Gender Gender

Teach children value of hard work

Children’s Corner with PANIC CHILUFYA
FROM an early age, it is important to teach children the value of hard work without necessarily exploiting them and infringing on their rights.
Children should be encouraged to participate in work that does not affect their health, personal development or interferes with their education or growth.
Some forms of work usually involve household chores, helping out in a family business or earning pocket money outside school hours or during school holidays.
This helps to contribute to children’s development and to the welfare of families because it provides children with skills, attitudes and experience that positively contribute to nurturing children into useful and productive members as adults.
But with difficult economic times and many parents are unable to adequately support their families, the line between child labour and positive work ethic is slowly getting blurry. To make ends meet, many more children are now engaged in different forms of labour that ultimately infringe on their rights.
In some cases, children are exposed to slavery like conditions, hard labour or prostitution in agricultural, manufacturing, mining sectors and home-related activities where they are exploited by providing cheap human resource by those who employ them.
Child labour can be defined as engaging a person under the age of 15 to undertake work that deprives them of their childhood, their potential and their dignity; these activities can harm the physical and mental development of children.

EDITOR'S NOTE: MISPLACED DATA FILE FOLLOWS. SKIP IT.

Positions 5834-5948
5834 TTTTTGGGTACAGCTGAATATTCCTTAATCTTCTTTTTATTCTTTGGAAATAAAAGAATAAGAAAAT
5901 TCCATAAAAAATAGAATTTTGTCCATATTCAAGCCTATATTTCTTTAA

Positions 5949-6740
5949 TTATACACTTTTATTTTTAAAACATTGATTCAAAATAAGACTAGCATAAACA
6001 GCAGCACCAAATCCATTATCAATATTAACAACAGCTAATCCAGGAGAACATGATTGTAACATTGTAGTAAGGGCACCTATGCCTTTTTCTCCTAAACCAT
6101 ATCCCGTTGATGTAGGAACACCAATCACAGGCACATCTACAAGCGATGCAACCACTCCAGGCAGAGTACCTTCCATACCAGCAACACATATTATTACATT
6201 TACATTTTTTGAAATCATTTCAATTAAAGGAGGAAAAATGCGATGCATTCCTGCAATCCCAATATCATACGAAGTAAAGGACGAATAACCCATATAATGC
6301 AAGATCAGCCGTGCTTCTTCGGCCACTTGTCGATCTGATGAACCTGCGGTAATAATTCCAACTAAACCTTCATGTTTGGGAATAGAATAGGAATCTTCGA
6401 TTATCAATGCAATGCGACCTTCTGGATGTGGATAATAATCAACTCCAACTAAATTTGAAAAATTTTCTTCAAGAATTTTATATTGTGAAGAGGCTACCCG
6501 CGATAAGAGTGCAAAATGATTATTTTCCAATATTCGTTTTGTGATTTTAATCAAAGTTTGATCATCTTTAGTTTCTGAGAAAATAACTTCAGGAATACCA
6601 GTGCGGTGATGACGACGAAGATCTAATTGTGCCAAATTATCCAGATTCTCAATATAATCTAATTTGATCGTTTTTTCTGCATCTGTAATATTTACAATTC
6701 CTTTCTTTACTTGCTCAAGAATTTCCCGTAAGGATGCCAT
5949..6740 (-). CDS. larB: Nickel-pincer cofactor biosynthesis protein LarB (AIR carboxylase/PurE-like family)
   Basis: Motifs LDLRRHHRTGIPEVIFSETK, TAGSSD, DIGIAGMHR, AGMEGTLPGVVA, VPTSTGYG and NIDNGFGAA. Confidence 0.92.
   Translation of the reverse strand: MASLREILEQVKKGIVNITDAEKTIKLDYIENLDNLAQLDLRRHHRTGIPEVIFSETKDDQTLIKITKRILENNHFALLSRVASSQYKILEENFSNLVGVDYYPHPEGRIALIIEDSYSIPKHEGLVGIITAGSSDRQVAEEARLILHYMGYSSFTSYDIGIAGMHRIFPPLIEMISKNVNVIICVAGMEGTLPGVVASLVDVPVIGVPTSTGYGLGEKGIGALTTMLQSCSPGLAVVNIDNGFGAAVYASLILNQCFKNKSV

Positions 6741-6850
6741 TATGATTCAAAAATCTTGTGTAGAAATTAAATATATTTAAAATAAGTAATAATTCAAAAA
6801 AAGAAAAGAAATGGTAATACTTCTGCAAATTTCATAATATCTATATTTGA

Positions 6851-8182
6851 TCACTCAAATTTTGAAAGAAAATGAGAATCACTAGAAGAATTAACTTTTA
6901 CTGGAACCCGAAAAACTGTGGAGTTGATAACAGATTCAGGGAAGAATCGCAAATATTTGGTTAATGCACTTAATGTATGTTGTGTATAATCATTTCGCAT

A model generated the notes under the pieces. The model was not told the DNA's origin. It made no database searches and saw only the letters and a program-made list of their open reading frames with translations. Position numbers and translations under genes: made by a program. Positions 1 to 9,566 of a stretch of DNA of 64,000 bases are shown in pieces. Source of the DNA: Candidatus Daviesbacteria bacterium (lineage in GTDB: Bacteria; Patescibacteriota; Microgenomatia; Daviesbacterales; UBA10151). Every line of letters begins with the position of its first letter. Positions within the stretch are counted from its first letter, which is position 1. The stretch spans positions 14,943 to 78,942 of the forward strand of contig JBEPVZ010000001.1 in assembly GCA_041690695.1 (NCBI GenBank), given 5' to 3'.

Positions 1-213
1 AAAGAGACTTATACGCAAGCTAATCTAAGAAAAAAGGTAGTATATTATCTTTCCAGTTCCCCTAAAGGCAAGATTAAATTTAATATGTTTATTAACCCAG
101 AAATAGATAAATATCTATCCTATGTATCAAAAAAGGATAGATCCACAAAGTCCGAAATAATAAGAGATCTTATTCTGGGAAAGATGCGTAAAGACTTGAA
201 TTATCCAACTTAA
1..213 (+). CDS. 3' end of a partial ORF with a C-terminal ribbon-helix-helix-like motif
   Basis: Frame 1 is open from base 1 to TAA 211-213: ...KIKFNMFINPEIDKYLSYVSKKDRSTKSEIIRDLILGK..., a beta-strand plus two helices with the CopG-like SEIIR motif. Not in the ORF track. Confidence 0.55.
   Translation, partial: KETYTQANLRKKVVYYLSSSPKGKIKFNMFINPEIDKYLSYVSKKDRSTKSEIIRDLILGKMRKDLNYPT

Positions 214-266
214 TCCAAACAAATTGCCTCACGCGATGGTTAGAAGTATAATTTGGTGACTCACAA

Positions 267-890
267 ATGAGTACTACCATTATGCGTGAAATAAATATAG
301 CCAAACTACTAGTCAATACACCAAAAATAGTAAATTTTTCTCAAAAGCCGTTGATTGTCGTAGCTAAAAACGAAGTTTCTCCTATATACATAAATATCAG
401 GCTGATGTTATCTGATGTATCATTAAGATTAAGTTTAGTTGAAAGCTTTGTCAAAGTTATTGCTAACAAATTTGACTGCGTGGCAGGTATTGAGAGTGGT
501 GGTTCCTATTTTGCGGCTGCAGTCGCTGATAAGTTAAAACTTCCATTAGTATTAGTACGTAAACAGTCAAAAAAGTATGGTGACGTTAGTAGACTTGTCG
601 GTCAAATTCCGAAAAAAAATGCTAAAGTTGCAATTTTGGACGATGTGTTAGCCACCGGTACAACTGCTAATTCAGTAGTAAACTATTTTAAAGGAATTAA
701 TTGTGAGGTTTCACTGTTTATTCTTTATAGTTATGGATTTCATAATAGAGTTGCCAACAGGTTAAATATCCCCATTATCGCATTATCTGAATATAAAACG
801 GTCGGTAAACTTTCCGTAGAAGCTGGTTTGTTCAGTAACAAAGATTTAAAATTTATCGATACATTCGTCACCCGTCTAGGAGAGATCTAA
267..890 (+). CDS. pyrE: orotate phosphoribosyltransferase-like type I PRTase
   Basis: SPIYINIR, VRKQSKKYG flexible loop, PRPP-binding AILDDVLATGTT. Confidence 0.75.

When a child is forced to leave school or combine school and work or when a child ends up falling ill from the work they are involved in, this is considered child labour.
In severe cases, victims of child labour end up being confined, separated from their families, exposed to unhealthy or dangerous conditions or left to fend for themselves without parental or adult supervision. The practice deprives the young victims of their childhood and is harmful for their physical and mental development.
Child labour has also contributed to increased levels of poverty because children who are subjected to exploitation, with little or no basic education, are likely to grow into illiterate adults with no prospect of breaking out of the cycle of poverty they find themselves in.
This is not to say that children should be protected from any work but it is imperative to draw a line between acceptable forms of work and child labour depending on age, the work to be undertaken and under what conditions children are expected to perform.
In addition, research has shown that when children and young people are involved in earning their own money, they develop a positive attitude towards work and life. It helps them to cultivate a sense of self-belief of what they can accomplish. Such initiatives offer an opportunity to build skills, meet new challenges, perseverance and observe the results of their efforts that instil the value of hard work.
Remember, children are our future. Until next week, take care.

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